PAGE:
Tyler says that boys who develop deepconnections with classmates and facultyare, unsurprisingly, more likely to earnbetter grades and remain at Woodberry untilgraduation. And they are also less likely todeal with severe anxiety or depression andmore likely to be able to successfully managethe stresses and strains of being a teenager.
The power of these connections is alreadyevident in the fourth form, which returnseach year from their expedition with a muchclearer identity as one class of Woodberryboys rather than a group of old boys and newboys. Because the entire class lives togetheron the Walker Building (something that willresume next fall after two years when therenovation of the building meant the class
The seeds of Woodberry’s newexpedition week were planted in
2000 by Deb Follo Caughron ’74.
Deb, who had loved climbing andhiking while growing up on campusand then as a member of the RapidanProgram as a student, was hired bythen-Headmaster Dennis Campbell asthe school’s first director of outdooreducation. Along with overseeingconstruction of the school’s ropescourse, Deb launched the Fourth-Form Leadership DevelopmentProgram. The cornerstone of that newprogram was a four-day expeditionto the Outward Bound School in themountains of North Carolina.
“We saw the trip as a way topromote greater self-awareness,interpersonal skills, service, personalgrowth, and leadership for the boys,”says Deb, who spent twelve years ofher early career with North CarolinaOutward Bound School (NCOBS)before serving as director of outdooreducation at The LawrencevilleSchool. Deb left the Woodberryfaculty in 2010 to become chair ofNCOBS board of directors, a role sheheld until 2014.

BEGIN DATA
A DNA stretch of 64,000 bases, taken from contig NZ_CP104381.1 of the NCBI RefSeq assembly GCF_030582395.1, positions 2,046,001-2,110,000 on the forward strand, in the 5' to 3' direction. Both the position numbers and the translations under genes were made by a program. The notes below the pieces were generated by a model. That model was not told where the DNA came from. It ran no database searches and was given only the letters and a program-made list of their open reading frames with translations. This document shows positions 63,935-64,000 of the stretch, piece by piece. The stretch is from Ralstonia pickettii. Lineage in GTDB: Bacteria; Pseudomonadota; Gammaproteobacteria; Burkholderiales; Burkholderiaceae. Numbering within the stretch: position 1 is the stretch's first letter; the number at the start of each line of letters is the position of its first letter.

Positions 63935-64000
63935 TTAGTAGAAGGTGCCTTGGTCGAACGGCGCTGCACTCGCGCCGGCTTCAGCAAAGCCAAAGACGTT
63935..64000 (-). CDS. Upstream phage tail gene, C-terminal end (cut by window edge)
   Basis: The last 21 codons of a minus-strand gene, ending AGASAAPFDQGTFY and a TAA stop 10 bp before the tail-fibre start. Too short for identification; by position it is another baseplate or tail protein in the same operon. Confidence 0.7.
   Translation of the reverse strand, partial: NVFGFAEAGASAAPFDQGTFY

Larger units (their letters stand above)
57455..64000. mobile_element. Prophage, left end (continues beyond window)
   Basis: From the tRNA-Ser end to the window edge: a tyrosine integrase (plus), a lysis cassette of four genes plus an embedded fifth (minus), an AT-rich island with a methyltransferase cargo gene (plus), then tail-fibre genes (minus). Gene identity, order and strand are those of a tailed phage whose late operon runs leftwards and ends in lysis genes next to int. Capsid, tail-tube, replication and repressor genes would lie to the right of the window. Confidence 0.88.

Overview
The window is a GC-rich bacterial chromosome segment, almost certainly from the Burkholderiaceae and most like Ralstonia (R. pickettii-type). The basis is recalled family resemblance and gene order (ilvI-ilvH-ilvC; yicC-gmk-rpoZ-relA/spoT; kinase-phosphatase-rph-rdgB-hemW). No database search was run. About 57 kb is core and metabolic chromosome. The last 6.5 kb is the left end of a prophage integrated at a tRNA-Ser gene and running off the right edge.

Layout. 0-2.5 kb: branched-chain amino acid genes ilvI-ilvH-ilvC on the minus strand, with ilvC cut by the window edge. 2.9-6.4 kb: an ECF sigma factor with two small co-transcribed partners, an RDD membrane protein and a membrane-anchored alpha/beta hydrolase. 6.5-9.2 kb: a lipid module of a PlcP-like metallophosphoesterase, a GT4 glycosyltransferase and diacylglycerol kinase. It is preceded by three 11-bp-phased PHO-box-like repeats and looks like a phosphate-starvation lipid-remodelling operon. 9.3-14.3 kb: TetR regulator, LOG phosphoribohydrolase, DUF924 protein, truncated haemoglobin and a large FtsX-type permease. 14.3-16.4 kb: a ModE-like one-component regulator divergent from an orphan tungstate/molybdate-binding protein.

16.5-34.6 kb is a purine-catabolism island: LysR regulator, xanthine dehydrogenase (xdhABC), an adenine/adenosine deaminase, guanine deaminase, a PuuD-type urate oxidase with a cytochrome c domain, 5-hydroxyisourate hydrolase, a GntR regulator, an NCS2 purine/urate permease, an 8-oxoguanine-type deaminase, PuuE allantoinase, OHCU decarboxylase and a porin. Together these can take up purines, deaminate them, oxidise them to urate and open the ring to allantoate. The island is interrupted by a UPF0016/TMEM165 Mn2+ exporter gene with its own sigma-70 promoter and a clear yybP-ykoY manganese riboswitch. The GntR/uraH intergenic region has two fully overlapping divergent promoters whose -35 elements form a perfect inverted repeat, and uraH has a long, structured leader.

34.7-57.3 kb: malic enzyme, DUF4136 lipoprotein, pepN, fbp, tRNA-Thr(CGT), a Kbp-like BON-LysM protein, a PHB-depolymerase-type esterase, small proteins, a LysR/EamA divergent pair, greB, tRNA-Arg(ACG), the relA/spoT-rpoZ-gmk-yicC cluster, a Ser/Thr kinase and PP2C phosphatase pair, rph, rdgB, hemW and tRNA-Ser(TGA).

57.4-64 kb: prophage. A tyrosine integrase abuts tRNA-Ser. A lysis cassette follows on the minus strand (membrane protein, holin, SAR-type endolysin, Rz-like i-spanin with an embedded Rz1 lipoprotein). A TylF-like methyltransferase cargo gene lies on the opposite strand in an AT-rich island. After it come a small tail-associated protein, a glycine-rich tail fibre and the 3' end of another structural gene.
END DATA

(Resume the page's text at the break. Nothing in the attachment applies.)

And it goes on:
was split between two dorms), connectionsthat start on the expedition deepen intolifelong friendships as the year goes along.
“I really enjoyed spending time witheveryone,” said Jordan Manor, a fourthformer from Washington, DC. “And I likedgetting to try different things, like caving,which was both scary and cool, or doingtandem climbing.”
BUILDING CONNECTIONSWITH OUR YOUNGESTSTUDENTS
The new third-form expedition also fallsin late September, a month after new boysarrive on campus. This year the boys brokeinto groups of ten, each joined by a memberof the faculty, to spend four days together.Boys enjoyed climbing, caving, or funcompetitions like the Woodberry Olympics,with the winning team taking home ateenage boy’s most prized reward: food (inthe form of ice cream sandwiches deliveredin a gold-painted cooler).
“My favorite part of the expedition wasspelunking — when else would I have anopportunity to crawl through a muddy cavewith my students?” asks Natalie Rodriguez-Nelson, a Kenan-Lewis Fellow who teachesthird-form history. “We had to commandocrawl through the cave, and after the firstround, we turned all of our headlampsoff and completed the same commandocrawl in total darkness. We guided eachother by our feet and our comments. Itwas the most trusting thing I’ve ever done.The expedition was full of trust-building